The widespread fear, voiced by scientists, environmentalists, and more recently would you believe it some of our politicians, is that human activities may be producing changes in climate. Put another way, the substances we discharge into the air are altering the Earth’s atmosphere in ways that are very likely to prove harmful.
Are these fears justified? The question sounds simple enough, but it is a question about the natural world and the world is a far from simple place.
I was encouraged to write this by a post I read on the Scunthorpe News website, which reports on regional news around and about the steel town in an independent informal and with what I would call a cosy ease, and away from the profit making motives of other news outlets, quite refreshing really, and of course a great read. And just to declare an interest - Scunthorpe is my home town but I now live in Canning Town .
Well the story that got me thinking about Mother Earth was the sad tale about the fish that were starting to perish in a pond in a location known as Ashby Ville. The Ville as we use to call it as kids, is an area on what then was the outskirts of the town, and through the process of mining for iron ore over many years, had left some rather deep man-made lakes. We use to play in them as kids, although this was very dangerous and I do recall there had been some fatalities over the years, as a result from an accidents with children playing in the water. So please if you are a parent and with the summer holiday’s just around the corner, do as much as you can and keep them out of harms way.
The lakes at the Ville, were stocked up with fish and in time many steelworkers and friends form school would spend days and weekends fishing there, and I must say, something that never appealed to me or will it ever, for I think this sort of sport is rather on the cruel side really, and I don’t see the point of catching a fish just to throw it back from where it came. But as they say: that is another issue perhaps for another day.
Now the plight of the poor fish in those waters at the Ville, and fastly receding as the report in the Scunthorpe News informs, reminded me of that old cliche. At some time or other you must have heard our Earth described as a sphere of rock covered, in most places, with the merest smear of water, and out side that, by a slightly thicker layer of gas. That water and that gas, our oceans and atmosphere, contain and sustain everything that lives. To get an idea of scale, if the Earth were the size of a new tennis ball , that layer, from the bottom of the deep ocean to the very top of the atmosphere, would be less than one millimetre thick. It would be thinner than the pile, the ‘fuzz’ on the ball.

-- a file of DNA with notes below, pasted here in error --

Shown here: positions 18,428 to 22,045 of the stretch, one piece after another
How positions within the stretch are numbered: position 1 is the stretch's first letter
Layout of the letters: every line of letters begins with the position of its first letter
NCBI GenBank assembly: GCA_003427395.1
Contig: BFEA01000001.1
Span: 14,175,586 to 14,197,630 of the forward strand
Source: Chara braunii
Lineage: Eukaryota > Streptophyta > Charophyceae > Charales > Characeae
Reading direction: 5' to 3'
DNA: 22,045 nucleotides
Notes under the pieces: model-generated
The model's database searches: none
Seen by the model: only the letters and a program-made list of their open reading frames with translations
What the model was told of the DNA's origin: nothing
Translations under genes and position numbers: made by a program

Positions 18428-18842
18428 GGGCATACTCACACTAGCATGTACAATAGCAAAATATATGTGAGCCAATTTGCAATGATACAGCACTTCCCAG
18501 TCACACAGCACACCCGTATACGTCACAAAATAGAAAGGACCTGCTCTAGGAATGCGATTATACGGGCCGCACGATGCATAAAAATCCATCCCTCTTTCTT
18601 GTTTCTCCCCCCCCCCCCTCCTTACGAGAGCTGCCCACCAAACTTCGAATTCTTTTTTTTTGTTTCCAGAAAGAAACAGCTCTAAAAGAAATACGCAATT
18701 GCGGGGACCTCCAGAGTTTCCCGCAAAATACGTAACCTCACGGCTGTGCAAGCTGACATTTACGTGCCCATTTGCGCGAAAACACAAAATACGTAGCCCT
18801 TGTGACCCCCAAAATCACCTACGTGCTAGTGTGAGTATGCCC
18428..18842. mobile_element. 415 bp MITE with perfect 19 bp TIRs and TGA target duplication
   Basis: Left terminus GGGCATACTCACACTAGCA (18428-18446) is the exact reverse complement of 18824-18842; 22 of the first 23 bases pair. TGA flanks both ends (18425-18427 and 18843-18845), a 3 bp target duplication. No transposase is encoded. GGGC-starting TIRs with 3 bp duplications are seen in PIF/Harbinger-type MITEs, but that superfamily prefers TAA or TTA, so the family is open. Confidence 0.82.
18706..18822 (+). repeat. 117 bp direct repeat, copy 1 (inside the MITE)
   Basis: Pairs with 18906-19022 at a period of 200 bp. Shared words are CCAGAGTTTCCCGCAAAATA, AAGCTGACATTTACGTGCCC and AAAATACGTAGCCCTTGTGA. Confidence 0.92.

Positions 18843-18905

That is the cliche and like most cliches it is partly true but mainly misleading. It is true in that it demonstrates, in a way we can understand, the thickness of the oceans and the atmosphere in relation to the overall size of the planet. It tells us they are rather thin. But that is all it tells us, and taking the comparison any further can make it seriously misleading. A tennis ball can lose its fuzz through wear, until it is quite smooth. A film of dampness on its surface will evaporate in a few minutes if the ball is left in a dry place. The image gives us the impression that the oceans and atmosphere are fragile, not to say short-lived , but in the real, full-size world, of course they are not. A thin film of water dose not behave in the least like an ocean when water evaporates from the real ocean it is held by the atmosphere and in due course it returns.
We, by which I mean all living beings, depend on air and the water, we also manage it. Indeed, over the billions of years the Earth has been inhabited it is no exaggeration to say that its inhabitants have altered the air and oceans to such an extent that we might well describe them as ‘artefact's’; things that have been made, not by people, certainly, but by living beings all the same.
We are not ‘passengers’, riding passively on ‘Spaceship Planet Earth’, so much as ‘crew’, maintaining and modifying the ‘ship’ as our journey proceeds. It is this constant activity that makes life possible. It is also the very reason why we should now more than ever before be paying attention to what is going on around us.
If the ‘crew’ comprises all living beings, have some of its members - capitalists - become truly - irresponsible?”